286. <p>This document requires no interaction with the IANA. However, it reuses entries from the relevant IANA registry.</p>
  287. </section1>
  288. <section1 topic='XMPP Registrar Considerations' anchor='registrar'>
  289. <section2 topic='Protocol Namespaces' anchor='registrar-ns'>
  290. <p>This specification defines the following XML namespace:</p>
  291. <ul>
  292. <li>urn:xmpp:hashes:2</li>
  293. </ul>
  294. <p>The &REGISTRAR; shall include the foregoing namespace in its registry at &NAMESPACES;, as governed by &xep0053;.</p>
  295. </section2>
  296. <section2 topic='Protocol Versioning' anchor='registrar-versioning'>
  297. &NSVER;
  298. </section2>
  299. <section2 topic='Service Discovery Features' anchor='registrar-features'>
  300. <p>An entity SHOULD provide one service discovery feature for each algorithm it supports. Ideally these features would be of the form "urn:iana:hash-function-text-names:foo" (where "foo" is the name of an algorithm registered with the IANA); however there is no urn:iana namespace at present. Until there is, we use features of the form "urn:xmpp:hash-function-text-names:foo" instead. Therefore the registry submission is as follows.</p>
  301. <code caption='Registry Submission'><![CDATA[
  302. <var>
  303. <name>urn:xmpp:hash-function-text-names:md5</name>
  304. <desc>Support for the MD5 hashing algorithm</desc>
  305. <doc>XEP-0300</doc>
  306. </var>
  307. <var>
  308. <name>urn:xmpp:hash-function-text-names:sha-1</name>
  309. <desc>Support for the SHA-1 hashing algorithm</desc>
  310. <doc>XEP-0300</doc>
  311. </var>
  312. <var>
  313. <name>urn:xmpp:hash-function-text-names:sha-224</name>
  314. <desc>Support for the SHA-224 hashing algorithm</desc>
  315. <doc>XEP-0300</doc>
  316. </var>
  317. <var>
  318. <name>urn:xmpp:hash-function-text-names:sha-256</name>
  319. <desc>Support for the SHA-256 hashing algorithm</desc>
  320. <doc>XEP-0300</doc>
  321. </var>
  322. <var>
  323. <name>urn:xmpp:hash-function-text-names:sha-384</name>
  324. <desc>Support for the SHA-384 hashing algorithm</desc>
  325. <doc>XEP-0300</doc>
  326. </var>
  327. <var>
  328. <name>urn:xmpp:hash-function-text-names:sha-512</name>
  329. <desc>Support for the SHA-512 hashing algorithm</desc>
  330. <doc>XEP-0300</doc>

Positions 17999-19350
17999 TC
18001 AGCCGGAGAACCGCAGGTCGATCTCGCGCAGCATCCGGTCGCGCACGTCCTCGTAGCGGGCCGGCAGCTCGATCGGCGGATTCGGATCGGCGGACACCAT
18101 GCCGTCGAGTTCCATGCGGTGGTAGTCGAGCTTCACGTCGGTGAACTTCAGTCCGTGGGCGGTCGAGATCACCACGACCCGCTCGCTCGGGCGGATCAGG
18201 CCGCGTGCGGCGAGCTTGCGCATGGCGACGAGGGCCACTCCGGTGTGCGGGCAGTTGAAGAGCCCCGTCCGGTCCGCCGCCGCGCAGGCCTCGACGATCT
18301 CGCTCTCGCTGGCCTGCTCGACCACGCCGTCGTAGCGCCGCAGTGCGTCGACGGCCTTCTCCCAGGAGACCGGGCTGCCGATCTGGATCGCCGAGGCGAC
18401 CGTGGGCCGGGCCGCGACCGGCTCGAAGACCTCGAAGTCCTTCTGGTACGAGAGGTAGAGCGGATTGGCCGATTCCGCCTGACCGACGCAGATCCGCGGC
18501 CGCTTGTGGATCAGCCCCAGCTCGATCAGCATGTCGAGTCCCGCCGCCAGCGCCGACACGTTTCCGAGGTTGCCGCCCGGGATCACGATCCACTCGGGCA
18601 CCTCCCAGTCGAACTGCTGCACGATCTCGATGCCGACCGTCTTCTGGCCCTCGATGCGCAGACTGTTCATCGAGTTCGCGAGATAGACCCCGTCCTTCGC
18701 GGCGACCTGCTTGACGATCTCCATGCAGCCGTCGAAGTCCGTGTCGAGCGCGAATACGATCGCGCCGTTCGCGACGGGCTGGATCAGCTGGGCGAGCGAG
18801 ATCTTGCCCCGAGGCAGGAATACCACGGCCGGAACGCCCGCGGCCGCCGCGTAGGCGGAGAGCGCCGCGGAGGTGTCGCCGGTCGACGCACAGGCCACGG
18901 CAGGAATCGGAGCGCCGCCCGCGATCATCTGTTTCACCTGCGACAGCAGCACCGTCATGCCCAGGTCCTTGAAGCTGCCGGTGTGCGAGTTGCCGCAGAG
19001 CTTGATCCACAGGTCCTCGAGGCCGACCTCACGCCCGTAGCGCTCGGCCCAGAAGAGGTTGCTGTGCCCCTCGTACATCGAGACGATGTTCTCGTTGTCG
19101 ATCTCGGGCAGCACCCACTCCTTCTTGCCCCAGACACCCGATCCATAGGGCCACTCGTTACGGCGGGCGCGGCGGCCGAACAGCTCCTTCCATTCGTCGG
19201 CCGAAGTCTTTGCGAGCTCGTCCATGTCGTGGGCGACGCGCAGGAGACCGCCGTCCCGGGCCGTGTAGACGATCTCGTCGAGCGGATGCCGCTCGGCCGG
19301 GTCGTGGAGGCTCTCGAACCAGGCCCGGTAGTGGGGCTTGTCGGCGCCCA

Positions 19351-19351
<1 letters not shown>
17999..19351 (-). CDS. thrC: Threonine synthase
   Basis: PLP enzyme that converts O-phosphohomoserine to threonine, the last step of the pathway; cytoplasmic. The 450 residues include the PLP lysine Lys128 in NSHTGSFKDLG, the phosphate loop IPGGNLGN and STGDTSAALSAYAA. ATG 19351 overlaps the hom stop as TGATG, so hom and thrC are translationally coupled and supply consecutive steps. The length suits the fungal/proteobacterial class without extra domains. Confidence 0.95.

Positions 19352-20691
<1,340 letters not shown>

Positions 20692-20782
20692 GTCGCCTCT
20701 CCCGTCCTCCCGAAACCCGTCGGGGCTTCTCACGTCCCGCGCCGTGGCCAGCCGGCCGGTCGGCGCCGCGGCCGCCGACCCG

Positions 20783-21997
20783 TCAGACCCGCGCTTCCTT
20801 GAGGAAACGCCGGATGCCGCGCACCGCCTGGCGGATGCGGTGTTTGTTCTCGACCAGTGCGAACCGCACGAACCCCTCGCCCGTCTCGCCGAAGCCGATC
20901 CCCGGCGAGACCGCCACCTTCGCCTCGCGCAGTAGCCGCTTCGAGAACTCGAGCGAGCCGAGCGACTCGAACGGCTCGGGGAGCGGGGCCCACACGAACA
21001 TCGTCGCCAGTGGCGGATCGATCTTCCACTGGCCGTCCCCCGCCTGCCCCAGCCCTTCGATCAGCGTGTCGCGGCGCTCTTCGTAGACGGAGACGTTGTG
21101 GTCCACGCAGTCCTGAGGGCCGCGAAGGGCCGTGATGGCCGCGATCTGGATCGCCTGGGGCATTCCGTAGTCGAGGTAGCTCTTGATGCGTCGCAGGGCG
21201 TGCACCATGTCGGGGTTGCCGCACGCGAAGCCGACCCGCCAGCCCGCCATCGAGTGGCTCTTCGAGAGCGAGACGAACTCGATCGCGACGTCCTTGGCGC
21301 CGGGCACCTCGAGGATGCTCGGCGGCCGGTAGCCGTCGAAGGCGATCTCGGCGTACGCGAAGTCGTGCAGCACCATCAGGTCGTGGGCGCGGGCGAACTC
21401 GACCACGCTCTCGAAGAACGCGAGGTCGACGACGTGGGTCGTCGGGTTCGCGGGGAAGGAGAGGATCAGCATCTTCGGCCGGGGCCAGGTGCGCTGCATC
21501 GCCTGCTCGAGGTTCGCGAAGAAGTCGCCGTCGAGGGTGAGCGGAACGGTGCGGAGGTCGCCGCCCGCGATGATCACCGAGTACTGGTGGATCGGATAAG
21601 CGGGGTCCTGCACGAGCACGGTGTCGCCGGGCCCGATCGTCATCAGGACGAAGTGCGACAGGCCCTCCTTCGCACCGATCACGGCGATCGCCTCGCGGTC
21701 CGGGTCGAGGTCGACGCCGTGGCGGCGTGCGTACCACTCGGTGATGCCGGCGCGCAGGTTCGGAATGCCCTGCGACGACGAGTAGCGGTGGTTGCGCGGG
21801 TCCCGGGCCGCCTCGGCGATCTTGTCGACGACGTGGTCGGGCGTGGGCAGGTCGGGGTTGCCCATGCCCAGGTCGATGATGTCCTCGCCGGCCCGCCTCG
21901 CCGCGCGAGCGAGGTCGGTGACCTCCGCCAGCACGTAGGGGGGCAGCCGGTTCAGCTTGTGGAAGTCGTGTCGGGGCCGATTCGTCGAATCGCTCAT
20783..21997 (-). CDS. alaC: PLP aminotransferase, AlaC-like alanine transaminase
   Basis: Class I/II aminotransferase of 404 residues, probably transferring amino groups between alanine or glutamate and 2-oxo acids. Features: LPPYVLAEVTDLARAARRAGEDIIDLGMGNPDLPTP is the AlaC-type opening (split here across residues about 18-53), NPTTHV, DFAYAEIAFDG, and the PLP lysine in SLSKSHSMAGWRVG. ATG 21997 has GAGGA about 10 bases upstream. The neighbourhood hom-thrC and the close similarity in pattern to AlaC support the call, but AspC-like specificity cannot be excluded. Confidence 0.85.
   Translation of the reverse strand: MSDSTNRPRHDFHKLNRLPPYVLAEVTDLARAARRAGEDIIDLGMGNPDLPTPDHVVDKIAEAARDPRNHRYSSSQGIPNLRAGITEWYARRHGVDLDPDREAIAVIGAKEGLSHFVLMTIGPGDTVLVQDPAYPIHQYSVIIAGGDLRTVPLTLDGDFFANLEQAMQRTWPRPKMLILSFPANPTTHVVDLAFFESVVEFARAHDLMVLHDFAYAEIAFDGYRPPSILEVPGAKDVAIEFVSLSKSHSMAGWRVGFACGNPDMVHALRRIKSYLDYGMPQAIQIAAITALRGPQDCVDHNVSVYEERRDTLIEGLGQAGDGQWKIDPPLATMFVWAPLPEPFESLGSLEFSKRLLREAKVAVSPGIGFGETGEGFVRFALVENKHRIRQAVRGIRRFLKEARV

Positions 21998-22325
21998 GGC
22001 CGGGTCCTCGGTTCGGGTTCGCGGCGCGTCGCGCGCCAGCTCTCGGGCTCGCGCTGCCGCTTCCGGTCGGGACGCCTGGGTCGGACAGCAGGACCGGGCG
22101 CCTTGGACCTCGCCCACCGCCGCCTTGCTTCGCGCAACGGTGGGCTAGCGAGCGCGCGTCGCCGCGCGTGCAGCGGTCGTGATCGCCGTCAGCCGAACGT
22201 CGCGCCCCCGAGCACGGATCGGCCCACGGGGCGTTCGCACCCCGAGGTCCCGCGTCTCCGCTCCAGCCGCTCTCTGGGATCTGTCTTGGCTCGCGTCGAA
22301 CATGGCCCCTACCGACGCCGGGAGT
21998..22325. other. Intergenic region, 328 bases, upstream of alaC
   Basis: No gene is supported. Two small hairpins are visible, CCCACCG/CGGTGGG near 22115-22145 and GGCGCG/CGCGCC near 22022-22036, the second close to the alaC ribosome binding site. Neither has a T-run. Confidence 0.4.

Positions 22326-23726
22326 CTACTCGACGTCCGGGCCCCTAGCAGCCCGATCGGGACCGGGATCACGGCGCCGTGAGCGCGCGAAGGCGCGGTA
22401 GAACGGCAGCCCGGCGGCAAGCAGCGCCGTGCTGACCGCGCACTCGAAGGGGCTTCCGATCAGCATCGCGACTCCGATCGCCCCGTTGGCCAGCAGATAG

331. </var>
  332. <var>
  333. <name>urn:xmpp:hash-function-text-names:sha3-224</name>
  334. <desc>Support for the SHA3-224 hashing algorithm</desc>
  335. <doc>XEP-0300</doc>
  336. </var>
  337. <var>
  338. <name>urn:xmpp:hash-function-text-names:sha3-256</name>
  339. <desc>Support for the SHA3-256 hashing algorithm</desc>
  340. <doc>XEP-0300</doc>
  341. </var>
  342. <var>
  343. <name>urn:xmpp:hash-function-text-names:sha3-384</name>
  344. <desc>Support for the SHA3-384 hashing algorithm</desc>
  345. <doc>XEP-0300</doc>
  346. </var>
  347. <var>
  348. <name>urn:xmpp:hash-function-text-names:sha3-512</name>
  349. <desc>Support for the SHA3-512 hashing algorithm</desc>
  350. <doc>XEP-0300</doc>
  351. </var>
  352. <var>
  353. <name>urn:xmpp:hash-function-text-names:id-blake2b160</name>
  354. <desc>Support for the BLAKE2b-160 hashing algorithm</desc>
  355. <doc>XEP-0300</doc>
  356. </var>
  357. <var>
  358. <name>urn:xmpp:hash-function-text-names:id-blake2b256</name>
  359. <desc>Support for the BLAKE2b-256 hashing algorithm</desc>
  360. <doc>XEP-0300</doc>
  361. </var>
  362. <var>
  363. <name>urn:xmpp:hash-function-text-names:id-blake2b384</name>
  364. <desc>Support for the BLAKE2b-384 hashing algorithm</desc>
  365. <doc>XEP-0300</doc>
  366. </var>
  367. <var>
  368. <name>urn:xmpp:hash-function-text-names:id-blake2b512</name>
  369. <desc>Support for the BLAKE2b-512 hashing algorithm</desc>
  370. <doc>XEP-0300</doc>
  371. </var>
  372. ]]></code>
  373. </section2>
  374. </section1>
  375. <section1 topic='XML Schema' anchor='schema'>
  376. <code><![CDATA[
  377. <?xml version='1.0' encoding='UTF-8'?>
  378. <xs:schema
  379. xmlns:xs=''
  380. targetNamespace='urn:xmpp:hashes:2'
  381. xmlns='urn:xmpp:hashes:2'
  382. elementFormDefault='qualified'>
  383. <xs:element name='hash'>
  384. <xs:complexType>
  385. <xs:simpleContent>
  386. <xs:extension base='xs:base64Binary'>
  387. <xs:attribute name='algo' type='xs:NCName' use='required'/>
  388. </xs:extension>
  389. </xs:simpleContent>
  390. </xs:complexType>
  391. </xs:element>
  392. <xs:element name='hash-used'>
  393. <xs:complexType>
  394. <xs:extension base='empty'>
  395. <xs:attribute name='algo' type='xs:NCName' use='required'/>
  396. </xs:extension>
  397. </xs:complexType>
  398. </xs:element>
  399. </xs:schema>
  400. ]]></code>
  401. </section1>
  402. <section1 topic='Acknowledgements' anchor='ack'>
  403. <p>Thanks to Dave Cridland, Waqas Hussain, Glenn Maynard, Remko
  404. Tronçon, Paul Schaub, Christian Schudt, and Florian Schmaus for their input.</p>
  405. </section1>
  406. </xep>